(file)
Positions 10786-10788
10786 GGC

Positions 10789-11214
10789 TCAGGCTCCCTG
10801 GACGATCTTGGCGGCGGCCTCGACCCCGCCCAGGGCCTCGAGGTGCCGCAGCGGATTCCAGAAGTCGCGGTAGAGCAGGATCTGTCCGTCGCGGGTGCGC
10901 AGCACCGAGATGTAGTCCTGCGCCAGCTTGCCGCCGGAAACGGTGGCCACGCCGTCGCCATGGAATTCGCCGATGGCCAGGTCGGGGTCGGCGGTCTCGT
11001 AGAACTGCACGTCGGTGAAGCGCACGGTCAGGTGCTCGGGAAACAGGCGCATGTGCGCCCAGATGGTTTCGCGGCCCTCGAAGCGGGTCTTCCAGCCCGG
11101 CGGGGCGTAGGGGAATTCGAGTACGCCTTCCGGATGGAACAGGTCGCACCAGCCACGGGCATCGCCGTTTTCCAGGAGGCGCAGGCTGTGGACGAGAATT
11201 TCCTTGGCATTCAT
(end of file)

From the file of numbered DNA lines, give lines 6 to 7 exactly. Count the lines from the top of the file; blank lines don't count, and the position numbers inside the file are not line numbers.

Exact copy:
10901 AGCACCGAGATGTAGTCCTGCGCCAGCTTGCCGCCGGAAACGGTGGCCACGCCGTCGCCATGGAATTCGCCGATGGCCAGGTCGGGGTCGGCGGTCTCGT
11001 AGAACTGCACGTCGGTGAAGCGCACGGTCAGGTGCTCGGGAAACAGGCGCATGTGCGCCCAGATGGTTTCGCGGCCCTCGAAGCGGGTCTTCCAGCCCGG